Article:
1. Roos Ruse says:

    Monday can’t come soon enough.

    Liked by 6 people

  2. joyroses13 says:

    Leaving us with a cliff hanger I see. 🙂
    I am anxious to know whether the crowd accepted your teaching or if you were chased out!
    Good for you in being faithful in doing what God told you too. I have had those type of emergency prayers too. The “are you sure God??” Like when is God not sure! LOL! But hey we just have to ask.

    Liked by 2 people

  3. nancyehead says:

    Great idea, Mitch! Nothing like taking the Bible and making a parallel for today! God bless!

    Liked by 1 person

  4. numrhood says:

    10:30-37
    12:35-55

    Like

  5. Candice says:

    I’m anxious to hear the rest of the story!

    Liked by 1 person

  6. You love cliff-hangers… and I’m going to hang here until Monday? Ha, ha! Can’t wait to hear the rest of the story, Mitch!

    Liked by 1 person

  7. John Eli says:

    How dare you leave this story unresolved… ha! ha!
    I look forward to the rest of it on Monday.

    Liked by 1 person

  8. revruss1220 says:

    Ooooo! Suspense! I love the way this begins and can’t wait to hear how it ends.

    Liked by 1 person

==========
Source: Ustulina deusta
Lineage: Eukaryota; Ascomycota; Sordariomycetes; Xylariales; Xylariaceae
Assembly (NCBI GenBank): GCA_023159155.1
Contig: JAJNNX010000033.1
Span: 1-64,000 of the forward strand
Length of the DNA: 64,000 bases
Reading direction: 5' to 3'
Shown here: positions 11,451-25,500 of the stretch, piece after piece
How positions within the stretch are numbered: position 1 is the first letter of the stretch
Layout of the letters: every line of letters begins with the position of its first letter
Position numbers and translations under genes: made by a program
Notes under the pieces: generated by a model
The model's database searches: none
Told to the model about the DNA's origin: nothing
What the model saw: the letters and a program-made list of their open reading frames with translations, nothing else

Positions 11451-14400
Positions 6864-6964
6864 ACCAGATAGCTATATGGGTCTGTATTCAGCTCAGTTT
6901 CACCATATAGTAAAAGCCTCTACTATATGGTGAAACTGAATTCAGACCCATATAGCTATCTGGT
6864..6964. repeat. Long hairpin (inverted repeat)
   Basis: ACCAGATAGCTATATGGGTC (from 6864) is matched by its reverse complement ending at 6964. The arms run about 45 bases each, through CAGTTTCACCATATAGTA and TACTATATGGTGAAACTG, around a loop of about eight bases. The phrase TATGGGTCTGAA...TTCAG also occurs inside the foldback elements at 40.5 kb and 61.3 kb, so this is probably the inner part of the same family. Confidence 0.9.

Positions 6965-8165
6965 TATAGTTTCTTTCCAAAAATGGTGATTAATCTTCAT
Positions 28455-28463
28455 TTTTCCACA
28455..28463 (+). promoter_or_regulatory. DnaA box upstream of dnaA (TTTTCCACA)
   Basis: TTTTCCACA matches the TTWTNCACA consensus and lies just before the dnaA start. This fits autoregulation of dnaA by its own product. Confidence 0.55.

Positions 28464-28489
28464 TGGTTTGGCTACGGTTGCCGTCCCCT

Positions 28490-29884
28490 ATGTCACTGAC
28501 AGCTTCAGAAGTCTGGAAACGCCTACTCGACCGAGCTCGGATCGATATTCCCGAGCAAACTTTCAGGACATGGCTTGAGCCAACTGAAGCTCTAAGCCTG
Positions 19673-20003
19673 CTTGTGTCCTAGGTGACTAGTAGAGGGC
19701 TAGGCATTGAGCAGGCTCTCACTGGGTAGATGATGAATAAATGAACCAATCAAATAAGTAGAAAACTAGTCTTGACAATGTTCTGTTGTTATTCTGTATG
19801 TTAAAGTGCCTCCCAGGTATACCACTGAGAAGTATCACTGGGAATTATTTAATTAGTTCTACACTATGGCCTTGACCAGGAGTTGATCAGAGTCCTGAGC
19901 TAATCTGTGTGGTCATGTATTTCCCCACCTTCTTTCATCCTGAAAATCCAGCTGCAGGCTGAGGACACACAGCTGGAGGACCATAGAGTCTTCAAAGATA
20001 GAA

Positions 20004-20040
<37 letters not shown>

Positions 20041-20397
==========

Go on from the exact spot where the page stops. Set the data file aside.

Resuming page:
9. RGS says:

    Thank you for putting into print the words, “..the disposition of a person’s heart.” I know many Christians who believe dogma overrides the heart’s intention.

    Liked by 1 person

  10. cricketmuse says:

    Brave message. I hear you—nice people, yet that doctrine…

    Liked by 1 person

  11. Unfortunately Mormons are a bit overbearing. But much like the samaritans and Jews, we all come from a similar background. And we are all more alike than different denominations sometimes think. All part of the human family.

    Liked by 1 person

  12. Gary Fultz says:

    I’m patient (Wiping rotten tomato off lap top)

    Liked by 1 person

  13. Ann Coleman says:

    I’m looking forward to seeing how this story ends. But in all honesty, I have to say that what I like best about your blog is that you are not afraid to let everyone know you are a person of deep faith, but you are also a very open-minded person who is willing to accept others as they are. And speak the truth to them gently. I think that is what Jesus had in mind……

    Liked by 1 person

  14. Jennie says:

    Wonderful story, Mitch. Like your readers have said, Monday can’t come soon enough!

    Liked by 1 person

  15. Pingback: The Parable of the Good Mormon | Mitch Teemley

  16. notdonner says:

    I have met quite a few Mormons, with whom I differ on doctrinal issues but they practice love for one another, for the lost, and do know the Bible. I don’t understand how people who call themselves Christians, either do not practice what Jesus preached, are not engaged in deep study of the Word, or are self-assured in their infallibility of being saved after their last breath. I certainly need to do much better. We do not earn it, but we need to live salvation -grace toward others esp.- until we return to the dust – or pardon the pun -die trying.

    Liked by 1 person

  17. gpavants says:

    Hi Mitch,

    Being a bridge-builder is scary, but it causes you to really listen to the Lord even more intently. Sounds like sonething Jesus would say.

    In Christ,

    Gary

    Liked by 1 person